“Yes, I appreciate that. I know how busy your work at the bank can be. I will do my best not to take up much of your time.”
“Does this have to do with my husband, John?”
“Mrs. Crawford, I’ll get to that in a moment. I just want you to—”
“Please don’t avoid the question,” Amy interrupted. “I’d appreciate if you could just tell me what I need to know, Doctor. Does this have to do with my husband?”
“Mrs. Crawford,” the doctor began, placing both hands neatly in his lap. “You can rest assured that our clinic is going to give you the best service possible. We don’t want—”
“Is it about him?” Amy repeated.
He hesitated. “Yes.”
Dr. Conway searched her face. He could see the lines of worry etched into it. He cleared his throat. “The last time you were here was when your husband was admitted.”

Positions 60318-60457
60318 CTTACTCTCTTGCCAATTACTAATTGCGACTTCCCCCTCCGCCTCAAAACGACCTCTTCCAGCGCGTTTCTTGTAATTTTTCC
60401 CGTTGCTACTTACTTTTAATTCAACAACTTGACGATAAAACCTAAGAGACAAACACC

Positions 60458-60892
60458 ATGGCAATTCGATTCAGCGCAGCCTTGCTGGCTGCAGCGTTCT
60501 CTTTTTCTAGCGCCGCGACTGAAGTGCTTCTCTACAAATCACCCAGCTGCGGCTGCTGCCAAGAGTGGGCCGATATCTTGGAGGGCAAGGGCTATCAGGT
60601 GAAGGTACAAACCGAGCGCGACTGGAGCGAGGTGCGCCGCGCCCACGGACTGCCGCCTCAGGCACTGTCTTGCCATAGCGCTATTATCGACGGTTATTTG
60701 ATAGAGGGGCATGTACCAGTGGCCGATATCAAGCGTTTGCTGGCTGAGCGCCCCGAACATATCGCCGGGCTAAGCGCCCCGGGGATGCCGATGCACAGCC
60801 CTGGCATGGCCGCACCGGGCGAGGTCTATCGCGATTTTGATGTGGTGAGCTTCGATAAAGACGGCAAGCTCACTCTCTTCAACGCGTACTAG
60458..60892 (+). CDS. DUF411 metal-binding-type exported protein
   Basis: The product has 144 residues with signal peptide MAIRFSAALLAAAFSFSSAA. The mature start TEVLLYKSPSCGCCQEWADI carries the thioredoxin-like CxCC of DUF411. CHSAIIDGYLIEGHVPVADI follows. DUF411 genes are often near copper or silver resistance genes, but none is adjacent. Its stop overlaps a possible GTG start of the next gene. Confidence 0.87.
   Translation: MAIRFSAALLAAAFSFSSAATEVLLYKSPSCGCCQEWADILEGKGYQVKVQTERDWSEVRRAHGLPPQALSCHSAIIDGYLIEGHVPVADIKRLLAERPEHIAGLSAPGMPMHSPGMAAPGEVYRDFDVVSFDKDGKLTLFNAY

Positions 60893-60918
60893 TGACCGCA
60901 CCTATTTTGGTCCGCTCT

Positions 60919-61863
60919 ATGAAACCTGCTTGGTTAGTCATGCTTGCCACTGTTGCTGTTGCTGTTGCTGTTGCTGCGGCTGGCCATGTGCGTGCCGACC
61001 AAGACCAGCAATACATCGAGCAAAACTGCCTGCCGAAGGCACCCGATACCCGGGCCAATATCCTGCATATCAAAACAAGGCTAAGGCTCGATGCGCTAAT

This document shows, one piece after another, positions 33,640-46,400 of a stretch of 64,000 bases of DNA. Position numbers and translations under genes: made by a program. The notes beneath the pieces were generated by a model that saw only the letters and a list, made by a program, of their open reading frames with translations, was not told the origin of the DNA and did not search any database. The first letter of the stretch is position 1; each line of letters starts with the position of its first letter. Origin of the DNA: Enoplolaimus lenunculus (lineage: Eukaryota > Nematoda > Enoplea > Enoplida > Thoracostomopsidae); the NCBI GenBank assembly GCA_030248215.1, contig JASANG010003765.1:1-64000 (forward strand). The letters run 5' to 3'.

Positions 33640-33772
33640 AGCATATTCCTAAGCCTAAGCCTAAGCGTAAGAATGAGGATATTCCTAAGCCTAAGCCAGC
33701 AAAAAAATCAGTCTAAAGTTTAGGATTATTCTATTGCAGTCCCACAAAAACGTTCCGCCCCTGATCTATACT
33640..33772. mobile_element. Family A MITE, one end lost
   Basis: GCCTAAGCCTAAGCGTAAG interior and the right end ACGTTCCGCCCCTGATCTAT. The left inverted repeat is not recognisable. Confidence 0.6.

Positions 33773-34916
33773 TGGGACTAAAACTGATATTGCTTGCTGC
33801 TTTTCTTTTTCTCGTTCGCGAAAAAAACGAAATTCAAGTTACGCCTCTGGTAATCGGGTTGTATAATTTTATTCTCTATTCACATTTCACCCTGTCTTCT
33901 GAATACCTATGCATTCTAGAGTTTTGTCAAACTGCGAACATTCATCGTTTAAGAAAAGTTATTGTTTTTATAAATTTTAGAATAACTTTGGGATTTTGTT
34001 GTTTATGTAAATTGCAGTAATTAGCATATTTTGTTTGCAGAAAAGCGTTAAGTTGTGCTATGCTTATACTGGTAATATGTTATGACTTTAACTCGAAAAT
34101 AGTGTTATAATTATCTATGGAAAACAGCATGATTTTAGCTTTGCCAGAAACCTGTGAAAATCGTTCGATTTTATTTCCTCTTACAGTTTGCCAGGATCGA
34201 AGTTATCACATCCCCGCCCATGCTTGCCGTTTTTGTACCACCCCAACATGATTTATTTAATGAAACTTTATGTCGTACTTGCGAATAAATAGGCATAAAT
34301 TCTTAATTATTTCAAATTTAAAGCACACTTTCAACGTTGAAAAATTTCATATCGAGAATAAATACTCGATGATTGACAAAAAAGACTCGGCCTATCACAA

“Yes, two weeks ago. They wouldn’t let me come visit him!”
“It wasn’t safe for him to receive visitors, I’m afraid. But since then, I have been giving you regular updates on his condition.”
“You haven’t been telling me much,” Amy quipped. “All I’ve heard from you is the same old response—he’ll be okay, he’ll be fine. Nothing tangible or concrete.”
Dr. Conway nodded. “That’s because there hadn’t been any remarkable improvements. Until now.”
Amy sat up on the sofa. “Improvements? Did you just say there have been remarkable improvements?”
“Mrs. Crawford, please I need you to understand that—”
“For goodness sake, Doctor, answer me!” Amy cut in. “Why are you sitting on the fence like this?”
Amy couldn’t say what it was that she saw in his eyes. Perhaps it was a glint of surprise or a brief wave of embarrassment. “I’m not Mrs. Crawford.”
“Then go ahead and give me the details. I need to get back to work as soon as possible. I don’t have time to waste here listening to your excuses.”
The doctor nodded hastily. “Yes, yes, I understand. I’ll cut to the chase.”
“As I was saying, we have noticed some remarkable improvement. Your husband can now communicate with us.”
“Really? Can I see him?”
“All in good time. I need to clarify a few matters with you first.”